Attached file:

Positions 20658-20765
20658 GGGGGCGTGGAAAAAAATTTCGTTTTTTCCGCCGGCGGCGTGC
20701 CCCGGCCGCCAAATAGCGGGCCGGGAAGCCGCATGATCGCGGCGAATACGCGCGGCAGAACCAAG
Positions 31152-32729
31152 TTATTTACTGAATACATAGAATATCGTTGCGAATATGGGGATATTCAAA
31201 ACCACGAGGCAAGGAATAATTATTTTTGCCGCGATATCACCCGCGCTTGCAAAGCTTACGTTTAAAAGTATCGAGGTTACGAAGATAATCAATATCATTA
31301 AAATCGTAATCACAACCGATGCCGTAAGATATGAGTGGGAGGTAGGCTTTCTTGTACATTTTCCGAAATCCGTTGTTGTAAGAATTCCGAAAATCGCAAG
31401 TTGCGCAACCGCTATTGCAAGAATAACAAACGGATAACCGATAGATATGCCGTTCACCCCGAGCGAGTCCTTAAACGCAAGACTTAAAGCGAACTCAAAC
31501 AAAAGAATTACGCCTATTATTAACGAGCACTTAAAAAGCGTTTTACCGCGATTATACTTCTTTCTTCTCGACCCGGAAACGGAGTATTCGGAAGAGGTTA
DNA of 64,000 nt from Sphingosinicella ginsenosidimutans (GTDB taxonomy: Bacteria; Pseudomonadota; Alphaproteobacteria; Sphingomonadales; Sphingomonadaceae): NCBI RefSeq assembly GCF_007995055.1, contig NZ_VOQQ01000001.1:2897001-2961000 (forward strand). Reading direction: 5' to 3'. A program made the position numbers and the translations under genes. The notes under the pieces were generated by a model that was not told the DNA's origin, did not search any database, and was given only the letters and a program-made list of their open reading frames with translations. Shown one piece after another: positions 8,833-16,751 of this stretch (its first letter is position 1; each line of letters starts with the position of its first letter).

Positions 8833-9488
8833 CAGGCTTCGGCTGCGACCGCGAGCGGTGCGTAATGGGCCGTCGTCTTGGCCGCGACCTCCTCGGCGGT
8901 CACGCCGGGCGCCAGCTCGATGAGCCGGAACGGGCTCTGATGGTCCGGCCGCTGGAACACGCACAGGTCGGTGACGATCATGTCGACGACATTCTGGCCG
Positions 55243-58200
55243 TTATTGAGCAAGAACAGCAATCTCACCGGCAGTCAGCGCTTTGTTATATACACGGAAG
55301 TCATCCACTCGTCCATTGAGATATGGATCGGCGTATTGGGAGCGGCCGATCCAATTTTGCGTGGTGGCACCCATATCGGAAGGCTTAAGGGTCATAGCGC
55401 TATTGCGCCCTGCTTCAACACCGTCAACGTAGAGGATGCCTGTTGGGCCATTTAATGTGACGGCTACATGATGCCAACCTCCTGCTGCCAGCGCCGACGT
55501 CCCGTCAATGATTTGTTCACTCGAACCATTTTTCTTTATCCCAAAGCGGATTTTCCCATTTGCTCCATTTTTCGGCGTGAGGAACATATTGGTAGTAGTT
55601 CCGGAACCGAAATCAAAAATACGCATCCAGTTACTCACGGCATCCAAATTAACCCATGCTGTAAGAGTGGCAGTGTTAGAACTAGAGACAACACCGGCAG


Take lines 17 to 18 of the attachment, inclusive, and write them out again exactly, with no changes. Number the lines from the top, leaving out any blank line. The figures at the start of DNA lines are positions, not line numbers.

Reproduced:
55401 TATTGCGCCCTGCTTCAACACCGTCAACGTAGAGGATGCCTGTTGGGCCATTTAATGTGACGGCTACATGATGCCAACCTCCTGCTGCCAGCGCCGACGT
55501 CCCGTCAATGATTTGTTCACTCGAACCATTTTTCTTTATCCCAAAGCGGATTTTCCCATTTGCTCCATTTTTCGGCGTGAGGAACATATTGGTAGTAGTT